Holiday was born 100 years ago Tuesday in Philadelphia. Fresh Air jazz critic Kevin Whitehead has some thoughts on Holiday's changing style, her influences, and singers she influenced.
For the composer, life is how the past and the future connect. Glass' new memoir, Words Without Music, looks back on his childhood, travels through Asia and when his music provoked violence.
Davies, who made Queer As Folk, has two new shows premiering in the U.S.: Cucumber and Banana; Critic Ken Tucker profiles the band Captain Beefheart; Kaplan's new illustrated memoir is I Was A Child.
The show, based on Hilary Mantel's acclaimed novel, stars Mark Rylance as Thomas Cromwell, Henry VIII's chief minister. Critic John Powers says it's darkly lit, finely acted and thoroughly compelling.
Hilary Mantel is the first woman to win the Man Booker Prize twice, first for her 2009 novel, Wolf Hall, and also for its 2012 sequel, Bring Up the Bodies. She discusses the books with Terry Gross.
Bruce Eric Kaplan's illustrated memoir I Was A Child describes his life in Maplewood, N.J., in the '60s and '70s. He says it's a way of keeping his parents alive, "not just for me, but for the world."
John Lennon's first wife died Wednesday at 75. In 1985, Cynthia Lennon talked with Fresh Air about her marriage to John, going on tour to America, and meeting Yoko Ono.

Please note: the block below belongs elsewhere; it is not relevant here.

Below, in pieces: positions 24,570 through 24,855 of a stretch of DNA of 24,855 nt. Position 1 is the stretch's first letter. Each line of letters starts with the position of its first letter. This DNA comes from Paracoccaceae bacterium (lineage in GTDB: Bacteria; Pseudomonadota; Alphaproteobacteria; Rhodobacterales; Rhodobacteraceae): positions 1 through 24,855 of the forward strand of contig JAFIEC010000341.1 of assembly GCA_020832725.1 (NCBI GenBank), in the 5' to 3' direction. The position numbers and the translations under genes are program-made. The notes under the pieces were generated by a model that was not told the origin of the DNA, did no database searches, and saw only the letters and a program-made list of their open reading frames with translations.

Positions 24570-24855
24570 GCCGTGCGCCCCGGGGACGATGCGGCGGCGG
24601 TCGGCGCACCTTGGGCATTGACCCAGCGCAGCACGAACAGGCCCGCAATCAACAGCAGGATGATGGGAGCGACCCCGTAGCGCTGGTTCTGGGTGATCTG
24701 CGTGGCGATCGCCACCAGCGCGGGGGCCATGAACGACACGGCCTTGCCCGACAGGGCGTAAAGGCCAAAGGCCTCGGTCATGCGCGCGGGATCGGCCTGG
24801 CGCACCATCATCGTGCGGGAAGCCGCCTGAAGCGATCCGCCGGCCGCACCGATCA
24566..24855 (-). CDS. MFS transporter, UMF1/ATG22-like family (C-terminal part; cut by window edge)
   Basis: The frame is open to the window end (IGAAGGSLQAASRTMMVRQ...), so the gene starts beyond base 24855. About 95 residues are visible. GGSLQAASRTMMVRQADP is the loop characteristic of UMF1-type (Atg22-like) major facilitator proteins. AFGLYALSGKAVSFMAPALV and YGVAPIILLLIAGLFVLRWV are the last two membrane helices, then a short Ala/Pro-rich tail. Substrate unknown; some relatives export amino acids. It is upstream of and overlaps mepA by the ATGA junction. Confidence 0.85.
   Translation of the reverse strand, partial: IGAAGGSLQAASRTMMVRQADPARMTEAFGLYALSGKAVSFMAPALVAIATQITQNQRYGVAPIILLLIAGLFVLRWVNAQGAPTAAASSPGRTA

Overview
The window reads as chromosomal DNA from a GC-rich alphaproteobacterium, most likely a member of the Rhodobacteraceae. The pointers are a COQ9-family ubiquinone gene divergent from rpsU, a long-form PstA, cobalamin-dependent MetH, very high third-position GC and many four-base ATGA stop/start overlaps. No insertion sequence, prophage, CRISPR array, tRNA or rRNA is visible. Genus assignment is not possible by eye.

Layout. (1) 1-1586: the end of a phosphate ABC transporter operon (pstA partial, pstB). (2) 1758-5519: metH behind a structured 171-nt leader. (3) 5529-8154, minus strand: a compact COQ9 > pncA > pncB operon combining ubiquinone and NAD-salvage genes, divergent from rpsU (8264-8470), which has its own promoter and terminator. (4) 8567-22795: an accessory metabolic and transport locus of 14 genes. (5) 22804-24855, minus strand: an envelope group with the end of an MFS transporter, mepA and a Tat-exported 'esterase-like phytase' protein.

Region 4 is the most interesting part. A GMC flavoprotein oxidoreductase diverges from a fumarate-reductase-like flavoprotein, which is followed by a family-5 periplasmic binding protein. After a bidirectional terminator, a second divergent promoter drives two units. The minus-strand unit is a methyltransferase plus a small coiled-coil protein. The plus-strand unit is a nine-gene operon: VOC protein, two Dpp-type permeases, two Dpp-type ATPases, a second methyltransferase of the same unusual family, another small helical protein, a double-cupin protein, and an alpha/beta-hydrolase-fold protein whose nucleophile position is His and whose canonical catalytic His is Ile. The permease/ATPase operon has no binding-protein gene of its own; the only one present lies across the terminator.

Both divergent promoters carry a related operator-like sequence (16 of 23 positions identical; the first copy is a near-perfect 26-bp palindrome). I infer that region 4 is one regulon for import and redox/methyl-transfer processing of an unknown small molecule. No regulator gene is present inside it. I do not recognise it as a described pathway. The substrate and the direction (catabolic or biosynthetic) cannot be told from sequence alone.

Alex Gibney intersperses recently unearthed concert footage from 1971 with vintage and newly recorded interviews to make Sinatra: All or Nothing At All. It's illuminating and by no means a puff piece.
The mostly instrumental cuts draw on salsa, funk, soul and rock from vintage and new performers.
Cucumber tells the adventures of a middle-aged gay man; Banana is a series of short stories. Russell T. Davies, who made Queer As Folk, says the titles came from a scientific institute in Switzerland.
Mixing judges with campaign contributions can lead to conflicts of interest. Fresh Air talks to retired Judge Sue Bell Cobb and the Center for American Progress' Billy Corriher.
In 1970, Warner Bros. Records had an unusual philosophy: they'd sign artists and, instead of wanting a hit single immediately, they'd develop them over several albums. Hence, Captain Beefheart.
Clive James was diagnosed with leukemia a few years ago. "There is a grief in all poetry," he writes in his latest book of essays. "Poetry holds itself together, and eventually we ourselves do not."
Fresh Air jazz critic Kevin Whitehead says that Art Pepper played like he was making up for lost time.
Kevin Kruse's book looks at how industrialists in the '30s and '40s recruited clergy to preach free enterprise. And under the Eisenhower administration, Christianity and capitalism moved center stage.
Graham Yost stays true to writer Elmore Leonard while making the FX show Justified; Ken Tucker reviews Barnett's first full album; creator John Ridley and actor Benito Martinez discuss American Crime.
Noah Baumbach's new comedy is about a couple in their 40s who befriend 20-something hipsters and go wild. It gets off to a fun start, but two-thirds of the way through takes a surprising turn.
In The Emperor of All Maladies: A Biography of Cancer, Siddhartha Mukherjee chronicled how our understanding of cancer has evolved. Starting Monday, Ken Burns' three-part documentary will air on PBS.
The FX series, now in its final season, is based on Leonard's novella Fire in the Hole. Showrunner Graham Yost says, "I look at this show as Elmore Leonard's show, and we're all in service of him."